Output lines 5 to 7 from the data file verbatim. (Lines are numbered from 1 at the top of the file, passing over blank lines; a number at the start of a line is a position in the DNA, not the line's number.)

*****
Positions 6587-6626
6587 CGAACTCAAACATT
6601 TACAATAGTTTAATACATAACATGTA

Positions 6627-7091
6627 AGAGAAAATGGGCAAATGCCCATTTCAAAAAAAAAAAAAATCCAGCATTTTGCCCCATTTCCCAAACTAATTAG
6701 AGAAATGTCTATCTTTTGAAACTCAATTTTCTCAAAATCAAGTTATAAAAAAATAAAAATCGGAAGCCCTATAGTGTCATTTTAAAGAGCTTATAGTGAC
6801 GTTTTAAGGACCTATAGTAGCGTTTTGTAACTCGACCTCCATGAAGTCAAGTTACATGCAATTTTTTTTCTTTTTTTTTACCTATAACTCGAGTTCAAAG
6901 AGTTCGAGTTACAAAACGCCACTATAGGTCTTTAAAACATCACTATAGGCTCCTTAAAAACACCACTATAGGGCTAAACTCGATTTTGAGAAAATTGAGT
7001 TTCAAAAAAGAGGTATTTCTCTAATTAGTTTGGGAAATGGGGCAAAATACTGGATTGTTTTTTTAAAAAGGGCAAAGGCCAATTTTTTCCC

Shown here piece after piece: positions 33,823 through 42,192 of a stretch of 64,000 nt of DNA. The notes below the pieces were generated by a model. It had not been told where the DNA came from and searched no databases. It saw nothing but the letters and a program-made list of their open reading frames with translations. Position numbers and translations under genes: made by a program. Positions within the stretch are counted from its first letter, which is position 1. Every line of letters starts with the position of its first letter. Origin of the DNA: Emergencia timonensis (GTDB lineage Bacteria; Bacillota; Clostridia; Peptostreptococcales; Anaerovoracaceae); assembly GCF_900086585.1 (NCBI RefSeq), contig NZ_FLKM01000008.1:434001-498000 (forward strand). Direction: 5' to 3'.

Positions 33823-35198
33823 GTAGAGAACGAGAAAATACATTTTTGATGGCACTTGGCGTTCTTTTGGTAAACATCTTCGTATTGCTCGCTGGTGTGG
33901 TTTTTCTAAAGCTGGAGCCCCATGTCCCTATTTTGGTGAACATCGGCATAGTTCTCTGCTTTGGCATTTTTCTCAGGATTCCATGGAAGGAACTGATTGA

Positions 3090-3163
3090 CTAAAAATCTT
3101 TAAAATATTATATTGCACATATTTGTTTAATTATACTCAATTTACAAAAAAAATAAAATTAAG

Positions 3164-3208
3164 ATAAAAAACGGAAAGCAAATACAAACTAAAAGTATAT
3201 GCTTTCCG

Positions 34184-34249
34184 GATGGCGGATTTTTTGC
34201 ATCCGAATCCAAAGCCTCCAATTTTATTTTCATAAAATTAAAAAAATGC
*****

6627 AGAGAAAATGGGCAAATGCCCATTTCAAAAAAAAAAAAAATCCAGCATTTTGCCCCATTTCCCAAACTAATTAG
6701 AGAAATGTCTATCTTTTGAAACTCAATTTTCTCAAAATCAAGTTATAAAAAAATAAAAATCGGAAGCCCTATAGTGTCATTTTAAAGAGCTTATAGTGAC
6801 GTTTTAAGGACCTATAGTAGCGTTTTGTAACTCGACCTCCATGAAGTCAAGTTACATGCAATTTTTTTTCTTTTTTTTTACCTATAACTCGAGTTCAAAG